BANGKOK -- Despite criticism from the international community, Thailand's military government appears to be stepping up its clampdown on its critics, detaining journalists as well as politicians sympathetic to former Prime Minister Thaksin Shinawatra. Monitoring of the Internet is also a high priority. As the military administration comes in for increasing criticism for delaying a return to civilian rule, it appears to be seeking to prevent any gains by opposition forces.
In what is referred to as "attitude adjustment," the Thai military junta, also known as the National Council for Peace and Order, which is tasked with maintaining security, has been behind a string of high-profile arrests. Without going through established legal procedures, individuals have been taken into custody, at military facilities. Upon release, they are forced to pledge in writing not to get involved in further anti-government activity and warned that a sedition charge awaits anyone who does.
In September, the NCPO detained high-profile junta critic Pravit Rojanaphruk, then a reporter for the English-language newspaper The Nation, for three days. In response to a call for his release, Prime Minister Prayuth Chan-ocha said, "Some newspaper reporters devote themselves to finding faults with the military regime. They lack ethics." The junta has also temporarily detained politicians, including pro-Thaksin former Energy Minister Pichai Naripthaphan, and a political cartoonist.
The junta appears increasingly nervous of the wave of criticism spreading to the general public. With a pro-Thaksin camp, which seeks early restoration of civilian rule, constantly critical of the military regime, little or no progress has been made in "reconciliation" between pro- and anti-Thaksin groups, something that the military has promoted.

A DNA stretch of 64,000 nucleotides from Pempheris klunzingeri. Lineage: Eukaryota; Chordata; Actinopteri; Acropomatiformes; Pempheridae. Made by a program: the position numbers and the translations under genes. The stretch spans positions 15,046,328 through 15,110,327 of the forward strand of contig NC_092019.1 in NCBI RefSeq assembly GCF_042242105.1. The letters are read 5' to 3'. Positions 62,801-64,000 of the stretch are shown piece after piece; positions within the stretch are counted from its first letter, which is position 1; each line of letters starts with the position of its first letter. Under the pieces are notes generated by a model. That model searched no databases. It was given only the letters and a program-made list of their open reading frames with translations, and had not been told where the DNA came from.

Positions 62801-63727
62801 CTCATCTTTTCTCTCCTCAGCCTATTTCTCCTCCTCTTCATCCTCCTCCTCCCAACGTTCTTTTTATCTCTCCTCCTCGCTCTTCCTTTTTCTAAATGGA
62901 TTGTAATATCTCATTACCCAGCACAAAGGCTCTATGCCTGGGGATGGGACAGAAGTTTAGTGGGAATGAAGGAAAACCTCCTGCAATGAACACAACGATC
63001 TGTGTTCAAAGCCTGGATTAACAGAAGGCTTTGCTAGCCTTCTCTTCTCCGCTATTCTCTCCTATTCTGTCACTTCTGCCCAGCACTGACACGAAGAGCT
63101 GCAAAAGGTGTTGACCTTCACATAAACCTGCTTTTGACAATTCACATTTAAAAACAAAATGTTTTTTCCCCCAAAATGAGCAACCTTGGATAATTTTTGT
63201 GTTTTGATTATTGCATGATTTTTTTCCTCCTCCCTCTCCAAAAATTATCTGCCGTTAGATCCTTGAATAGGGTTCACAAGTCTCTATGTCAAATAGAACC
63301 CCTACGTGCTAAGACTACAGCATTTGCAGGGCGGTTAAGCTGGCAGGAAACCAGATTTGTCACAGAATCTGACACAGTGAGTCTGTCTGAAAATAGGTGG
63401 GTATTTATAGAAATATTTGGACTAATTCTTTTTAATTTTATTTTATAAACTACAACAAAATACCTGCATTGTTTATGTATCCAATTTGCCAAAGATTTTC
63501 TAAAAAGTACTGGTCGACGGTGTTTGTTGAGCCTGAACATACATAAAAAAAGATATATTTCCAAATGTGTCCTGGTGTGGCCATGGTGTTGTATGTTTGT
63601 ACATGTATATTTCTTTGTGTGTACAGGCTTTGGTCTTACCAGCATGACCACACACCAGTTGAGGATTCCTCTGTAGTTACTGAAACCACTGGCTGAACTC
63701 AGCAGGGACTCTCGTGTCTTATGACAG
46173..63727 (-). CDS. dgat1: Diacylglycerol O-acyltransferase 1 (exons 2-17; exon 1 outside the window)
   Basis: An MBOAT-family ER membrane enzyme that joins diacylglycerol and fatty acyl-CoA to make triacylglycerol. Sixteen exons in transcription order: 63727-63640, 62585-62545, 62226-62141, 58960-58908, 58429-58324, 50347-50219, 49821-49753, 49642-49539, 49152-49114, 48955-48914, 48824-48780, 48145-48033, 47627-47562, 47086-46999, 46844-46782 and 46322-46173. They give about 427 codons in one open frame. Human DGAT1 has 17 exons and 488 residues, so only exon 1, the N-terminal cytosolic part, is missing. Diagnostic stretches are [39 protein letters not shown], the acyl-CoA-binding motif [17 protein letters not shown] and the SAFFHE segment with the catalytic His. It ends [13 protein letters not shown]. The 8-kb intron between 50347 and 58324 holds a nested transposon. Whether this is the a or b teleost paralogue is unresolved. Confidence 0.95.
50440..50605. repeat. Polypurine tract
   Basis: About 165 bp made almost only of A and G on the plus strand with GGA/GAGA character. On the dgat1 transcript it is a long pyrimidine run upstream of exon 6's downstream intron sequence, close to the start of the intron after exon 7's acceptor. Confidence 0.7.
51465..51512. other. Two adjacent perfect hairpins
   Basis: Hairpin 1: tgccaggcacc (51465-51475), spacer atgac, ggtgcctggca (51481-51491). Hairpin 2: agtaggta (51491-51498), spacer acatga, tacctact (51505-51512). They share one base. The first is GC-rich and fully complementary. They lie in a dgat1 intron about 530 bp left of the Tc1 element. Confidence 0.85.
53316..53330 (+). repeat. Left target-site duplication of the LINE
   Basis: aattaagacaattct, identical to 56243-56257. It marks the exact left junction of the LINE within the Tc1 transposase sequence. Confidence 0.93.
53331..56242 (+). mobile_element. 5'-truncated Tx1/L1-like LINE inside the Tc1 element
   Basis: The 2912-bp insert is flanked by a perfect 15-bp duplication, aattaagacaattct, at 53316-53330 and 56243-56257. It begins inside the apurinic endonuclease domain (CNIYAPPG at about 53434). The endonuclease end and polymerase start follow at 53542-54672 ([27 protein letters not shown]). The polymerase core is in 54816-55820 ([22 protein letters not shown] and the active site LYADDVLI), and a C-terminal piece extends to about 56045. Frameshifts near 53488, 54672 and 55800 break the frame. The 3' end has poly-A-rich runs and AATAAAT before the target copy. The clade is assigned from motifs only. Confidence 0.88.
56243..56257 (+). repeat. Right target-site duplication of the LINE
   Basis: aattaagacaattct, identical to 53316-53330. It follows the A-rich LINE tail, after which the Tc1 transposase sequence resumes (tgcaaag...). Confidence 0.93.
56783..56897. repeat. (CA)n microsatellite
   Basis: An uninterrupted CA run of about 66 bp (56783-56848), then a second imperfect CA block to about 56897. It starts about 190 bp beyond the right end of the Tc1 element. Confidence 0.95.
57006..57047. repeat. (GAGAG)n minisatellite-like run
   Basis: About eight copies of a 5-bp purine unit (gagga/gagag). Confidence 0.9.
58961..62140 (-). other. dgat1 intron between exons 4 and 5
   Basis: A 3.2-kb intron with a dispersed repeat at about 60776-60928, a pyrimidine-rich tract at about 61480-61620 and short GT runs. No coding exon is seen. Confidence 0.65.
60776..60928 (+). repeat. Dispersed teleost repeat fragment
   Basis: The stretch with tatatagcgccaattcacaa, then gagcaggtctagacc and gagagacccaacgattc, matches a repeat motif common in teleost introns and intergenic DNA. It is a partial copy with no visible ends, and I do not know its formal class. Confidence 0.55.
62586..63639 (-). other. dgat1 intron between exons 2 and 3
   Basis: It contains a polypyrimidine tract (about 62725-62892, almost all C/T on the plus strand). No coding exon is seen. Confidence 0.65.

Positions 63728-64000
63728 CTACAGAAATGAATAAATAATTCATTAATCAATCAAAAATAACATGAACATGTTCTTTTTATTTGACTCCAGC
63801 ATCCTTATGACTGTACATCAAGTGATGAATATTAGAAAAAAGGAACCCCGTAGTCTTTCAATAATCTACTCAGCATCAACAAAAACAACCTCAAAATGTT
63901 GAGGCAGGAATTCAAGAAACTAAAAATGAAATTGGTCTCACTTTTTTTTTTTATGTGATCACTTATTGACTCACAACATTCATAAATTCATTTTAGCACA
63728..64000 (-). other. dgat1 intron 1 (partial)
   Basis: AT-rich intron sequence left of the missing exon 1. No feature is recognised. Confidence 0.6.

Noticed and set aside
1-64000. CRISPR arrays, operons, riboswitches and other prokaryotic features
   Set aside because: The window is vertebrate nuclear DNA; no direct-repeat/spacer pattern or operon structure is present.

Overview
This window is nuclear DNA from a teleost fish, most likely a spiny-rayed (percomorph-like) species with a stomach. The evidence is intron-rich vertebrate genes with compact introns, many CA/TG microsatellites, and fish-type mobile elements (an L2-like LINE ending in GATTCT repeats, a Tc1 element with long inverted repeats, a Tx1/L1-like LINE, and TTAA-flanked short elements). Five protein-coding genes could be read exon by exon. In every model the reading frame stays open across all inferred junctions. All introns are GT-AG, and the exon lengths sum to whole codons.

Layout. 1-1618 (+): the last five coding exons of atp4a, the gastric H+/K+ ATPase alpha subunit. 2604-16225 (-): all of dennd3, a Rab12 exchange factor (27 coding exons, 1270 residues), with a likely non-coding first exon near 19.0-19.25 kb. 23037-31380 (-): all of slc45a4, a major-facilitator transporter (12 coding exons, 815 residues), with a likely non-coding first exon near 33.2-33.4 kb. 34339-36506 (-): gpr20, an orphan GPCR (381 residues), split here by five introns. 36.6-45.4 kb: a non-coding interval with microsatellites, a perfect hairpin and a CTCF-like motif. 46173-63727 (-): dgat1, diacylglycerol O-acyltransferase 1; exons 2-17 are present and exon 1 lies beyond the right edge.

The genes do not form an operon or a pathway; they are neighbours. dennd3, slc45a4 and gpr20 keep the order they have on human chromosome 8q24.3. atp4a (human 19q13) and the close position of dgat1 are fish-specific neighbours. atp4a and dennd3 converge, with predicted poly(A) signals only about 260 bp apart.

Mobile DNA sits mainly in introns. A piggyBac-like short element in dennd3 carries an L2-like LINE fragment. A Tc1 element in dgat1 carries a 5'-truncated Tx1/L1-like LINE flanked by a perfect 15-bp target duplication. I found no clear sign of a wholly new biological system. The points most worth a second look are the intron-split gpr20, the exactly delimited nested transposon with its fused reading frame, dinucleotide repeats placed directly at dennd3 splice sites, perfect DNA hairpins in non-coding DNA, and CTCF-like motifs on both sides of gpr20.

In an effort to keep a lid on political unrest, the junta issued an order based on Article 44 of the interim constitution in April, cracking down on political gatherings and demonstrations.
Sunai Phasuk, a senior researcher at international human rights group Human Rights Watch, pointed out that both sides have work to do in accepting each other's opinions before reconciliation can take place, but the junta suppresses the expression of opinions itself. Sunai said his behavior has also come under the scrutiny of the security authorities.
Tightening online control
In late September, it was revealed that the junta was working on a "single gateway" plan to control the flow of online information into the country, designed to make it easier for the government to block information it deems undesirable. Prayuth has openly denounced criticism of the Thai military rule on the Internet from opposition members living abroad.
As Thais came to learn of the single gateway plan, Internet users, who see it as the Thai version of China's "Great Firewall," began slamming it as a breach of privacy. The move eventually led to large-scale cyberattacks targeting government servers.
While the junta has curbed political activity on the streets, it has been unable to stem the online protest movement. Faced with the situation, the military government toned down its stance on the plan, scrambling to calm the public outcry.
Certain other important issues that the junta has struggled with may be behind the clampdown. Having placed such a heavy emphasis on maintaining security, the junta was dealt a heavy blow by the Aug. 17 bombing in central Bangkok, which claimed 20 lives. Additionally, a government council nominated by the junta voted down a draft of a new constitution in early September, delaying the next general election and a return to civilian rule by more than six months.
The international community has voiced concerns about the human rights situation in Thailand. On Oct. 8, the European Parliament adopted a resolution urging the Thai government not to impede the exercise of human rights. On Oct. 15, Amnesty International called on the junta to stop arresting anti-Thaksin politicians, describing it as "persecution."